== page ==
After injury, Albert Pujols-to-Cubs even more remote
By gordon wittenmyer firstname.lastname@example.org June 20, 2011 10:06PM
Updated: June 21, 2011 10:22AM
Whatever Albert Pujols’ broken forearm means to the St. Louis Cardinals’ chances of reaching the playoffs this year, consider it one more likely reason he won’t reach the Cubs as a free agent next year.
His projected contract demands already cost-prohibitive, the injury casts at least doubt on his fitness for a long-term deal, even if he returns in decent form after four to six weeks on the disabled list.
Anything short of that could start dropping his negotiating strength toward the Cubs’ appetite (albeit, requiring a long drop). But that also would suggest damaged goods.
Cubs officials, some of whom shared hugs and handshakes with Pujols when the Cardinals visited Wrigley Field last month, won’t discuss specifics about Pujols or their free-agent plans.
For now, the Cards slugger’s injury, suffered in a collision at first base Sunday, sends shock waves through the National League Central race.
‘‘It stinks,’’ Cubs manager Mike Quade said. ‘‘To be honest with you, as a competitive guy, I just wish you could guarantee every club no injuries. Let’s go play and see where we’re at.
‘‘I feel bad for him and bad for them. Maybe that’s an opportunity for us.’’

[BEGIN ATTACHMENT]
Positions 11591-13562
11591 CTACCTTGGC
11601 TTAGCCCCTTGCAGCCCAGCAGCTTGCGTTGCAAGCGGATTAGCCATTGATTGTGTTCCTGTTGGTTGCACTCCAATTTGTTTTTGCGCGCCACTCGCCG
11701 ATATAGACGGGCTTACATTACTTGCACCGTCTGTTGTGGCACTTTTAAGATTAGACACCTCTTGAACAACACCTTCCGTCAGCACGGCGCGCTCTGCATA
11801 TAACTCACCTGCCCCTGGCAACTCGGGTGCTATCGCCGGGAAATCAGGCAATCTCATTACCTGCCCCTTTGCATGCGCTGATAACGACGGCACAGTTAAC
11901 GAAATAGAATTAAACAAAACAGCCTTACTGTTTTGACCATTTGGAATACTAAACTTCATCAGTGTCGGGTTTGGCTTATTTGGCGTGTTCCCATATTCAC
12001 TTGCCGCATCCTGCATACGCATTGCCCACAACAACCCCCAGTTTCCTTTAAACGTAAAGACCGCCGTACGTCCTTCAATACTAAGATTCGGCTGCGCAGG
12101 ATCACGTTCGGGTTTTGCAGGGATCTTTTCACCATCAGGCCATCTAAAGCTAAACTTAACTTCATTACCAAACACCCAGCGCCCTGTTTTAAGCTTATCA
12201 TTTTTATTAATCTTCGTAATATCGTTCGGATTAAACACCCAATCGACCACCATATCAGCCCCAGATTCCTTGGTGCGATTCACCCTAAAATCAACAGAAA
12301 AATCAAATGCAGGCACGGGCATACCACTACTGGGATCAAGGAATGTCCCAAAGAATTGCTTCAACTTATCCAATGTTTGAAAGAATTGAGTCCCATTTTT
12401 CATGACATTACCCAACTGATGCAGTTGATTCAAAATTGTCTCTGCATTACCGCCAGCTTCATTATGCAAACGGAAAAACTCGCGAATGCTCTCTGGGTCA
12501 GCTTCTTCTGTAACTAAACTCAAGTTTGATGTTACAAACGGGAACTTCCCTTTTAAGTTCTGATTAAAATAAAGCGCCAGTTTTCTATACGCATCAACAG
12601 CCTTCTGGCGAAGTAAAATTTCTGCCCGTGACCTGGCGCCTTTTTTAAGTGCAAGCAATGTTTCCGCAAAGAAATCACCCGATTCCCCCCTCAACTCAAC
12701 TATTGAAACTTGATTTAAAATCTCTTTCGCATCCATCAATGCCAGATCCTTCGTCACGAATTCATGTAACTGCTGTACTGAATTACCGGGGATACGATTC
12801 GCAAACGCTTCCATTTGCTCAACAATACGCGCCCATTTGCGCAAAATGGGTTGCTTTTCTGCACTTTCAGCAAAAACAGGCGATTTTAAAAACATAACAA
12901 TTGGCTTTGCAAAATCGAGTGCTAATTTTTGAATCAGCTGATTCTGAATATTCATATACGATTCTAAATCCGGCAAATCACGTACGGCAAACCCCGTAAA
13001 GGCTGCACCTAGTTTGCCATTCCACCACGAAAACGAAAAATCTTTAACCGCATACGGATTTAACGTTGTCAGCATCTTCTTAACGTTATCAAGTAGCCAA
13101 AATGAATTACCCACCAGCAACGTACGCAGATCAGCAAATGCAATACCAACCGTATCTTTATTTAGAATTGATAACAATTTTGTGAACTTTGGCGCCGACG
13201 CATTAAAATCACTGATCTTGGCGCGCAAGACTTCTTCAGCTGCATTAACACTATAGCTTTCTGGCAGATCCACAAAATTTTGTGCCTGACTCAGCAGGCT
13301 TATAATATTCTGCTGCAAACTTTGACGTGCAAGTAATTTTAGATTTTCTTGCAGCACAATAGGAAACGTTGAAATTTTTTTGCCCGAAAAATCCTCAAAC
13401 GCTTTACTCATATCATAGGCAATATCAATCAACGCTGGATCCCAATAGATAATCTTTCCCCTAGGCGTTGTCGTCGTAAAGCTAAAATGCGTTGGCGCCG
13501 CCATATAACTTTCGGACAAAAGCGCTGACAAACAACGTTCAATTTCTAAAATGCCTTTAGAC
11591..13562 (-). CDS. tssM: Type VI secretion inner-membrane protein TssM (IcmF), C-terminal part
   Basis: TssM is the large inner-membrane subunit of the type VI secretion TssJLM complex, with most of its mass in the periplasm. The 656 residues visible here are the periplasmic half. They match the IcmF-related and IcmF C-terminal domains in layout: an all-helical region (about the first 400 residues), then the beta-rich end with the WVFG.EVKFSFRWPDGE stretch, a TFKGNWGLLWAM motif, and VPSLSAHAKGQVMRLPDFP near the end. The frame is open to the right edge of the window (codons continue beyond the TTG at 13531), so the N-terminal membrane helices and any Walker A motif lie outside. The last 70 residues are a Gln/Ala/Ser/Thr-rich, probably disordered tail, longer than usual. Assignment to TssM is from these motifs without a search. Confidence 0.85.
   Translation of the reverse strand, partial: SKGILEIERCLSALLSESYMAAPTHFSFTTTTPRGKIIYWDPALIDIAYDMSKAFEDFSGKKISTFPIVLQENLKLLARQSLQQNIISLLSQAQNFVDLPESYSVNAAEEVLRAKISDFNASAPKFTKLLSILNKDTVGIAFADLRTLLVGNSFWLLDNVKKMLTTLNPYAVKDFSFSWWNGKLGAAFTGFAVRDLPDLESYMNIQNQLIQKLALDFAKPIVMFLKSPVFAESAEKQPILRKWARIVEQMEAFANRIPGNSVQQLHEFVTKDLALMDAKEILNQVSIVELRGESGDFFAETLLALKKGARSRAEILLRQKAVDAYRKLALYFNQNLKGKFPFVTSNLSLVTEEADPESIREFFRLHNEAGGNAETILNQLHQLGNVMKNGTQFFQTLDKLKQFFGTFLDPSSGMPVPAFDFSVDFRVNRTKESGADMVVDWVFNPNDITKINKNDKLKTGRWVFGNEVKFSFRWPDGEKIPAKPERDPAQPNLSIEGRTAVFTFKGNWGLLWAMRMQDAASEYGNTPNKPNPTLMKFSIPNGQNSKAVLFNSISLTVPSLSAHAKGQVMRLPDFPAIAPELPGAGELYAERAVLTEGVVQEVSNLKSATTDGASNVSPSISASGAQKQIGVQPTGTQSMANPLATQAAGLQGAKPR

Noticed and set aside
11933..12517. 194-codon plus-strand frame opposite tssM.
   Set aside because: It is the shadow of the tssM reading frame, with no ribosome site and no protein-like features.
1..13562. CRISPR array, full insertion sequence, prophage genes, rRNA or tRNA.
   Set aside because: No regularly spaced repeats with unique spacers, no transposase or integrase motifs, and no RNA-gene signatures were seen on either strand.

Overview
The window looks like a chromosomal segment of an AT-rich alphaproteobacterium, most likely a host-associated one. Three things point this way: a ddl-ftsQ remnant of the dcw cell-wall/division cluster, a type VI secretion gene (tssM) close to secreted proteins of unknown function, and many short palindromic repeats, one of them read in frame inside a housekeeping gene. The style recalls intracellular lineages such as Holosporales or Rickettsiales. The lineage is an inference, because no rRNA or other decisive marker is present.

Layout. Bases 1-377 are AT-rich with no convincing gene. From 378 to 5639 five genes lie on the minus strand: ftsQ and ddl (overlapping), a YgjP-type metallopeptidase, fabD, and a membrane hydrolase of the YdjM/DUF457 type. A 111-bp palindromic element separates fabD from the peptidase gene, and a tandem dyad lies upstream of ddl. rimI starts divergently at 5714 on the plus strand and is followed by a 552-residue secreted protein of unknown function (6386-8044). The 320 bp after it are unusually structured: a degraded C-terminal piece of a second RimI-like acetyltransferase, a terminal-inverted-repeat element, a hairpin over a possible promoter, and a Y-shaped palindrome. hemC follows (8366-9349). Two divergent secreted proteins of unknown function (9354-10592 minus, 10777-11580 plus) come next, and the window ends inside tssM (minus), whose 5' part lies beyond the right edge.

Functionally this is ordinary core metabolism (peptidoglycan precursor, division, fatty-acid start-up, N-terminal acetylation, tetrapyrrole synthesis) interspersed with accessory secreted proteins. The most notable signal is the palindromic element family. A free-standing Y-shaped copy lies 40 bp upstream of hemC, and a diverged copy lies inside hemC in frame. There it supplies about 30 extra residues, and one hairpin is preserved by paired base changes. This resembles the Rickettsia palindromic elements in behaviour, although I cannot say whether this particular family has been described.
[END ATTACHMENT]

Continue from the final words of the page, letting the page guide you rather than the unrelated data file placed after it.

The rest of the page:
The Cubs have at least a three-game winning streak or two to go before it’s particularly relevant to them.
Still teaching the kid
Quade talked to second-year shortstop Starlin Castro on Monday after Castro overplayed a potential double play on a tapper in front of the plate and failed to get even one out by missing second base on the would-be pivot Sunday.
‘‘It was a time to say, we need to do this or need to do that, but also to make sure we explain why,’’ Quade said. ‘‘When that time comes again, we’ll see what happens. There’s just no substitute for experience.’’
Center fielder Marlon Byrd, who has been on the DL for the last month since that horrifying beaning in Boston, might be ready to start a minor-league rehab assignment next week.
But he still might be weeks away from being activated at that point, team officials say, because of the nature of the injury.
Quade calls this week’s stretch of six consecutive games playing by American League rules ‘‘a pleasure’’ because of the extra hitter, the ability to sit guys defensively and the lack of offensive considerations influencing his pitching decisions.
‘‘There’s plenty to like about it for the short time we do it,’’ said Quade, who used Alfonso Soriano as a designated hitter Monday and plans to use Aramis Ramirez in that role tonight.
For the record: No, Carlos Zambrano will not DH for the Cubs during the Sox series or over the weekend in Kansas City, Quade said.
◆ Quade said he won’t use the day off Thursday to skip anybody in the rotation.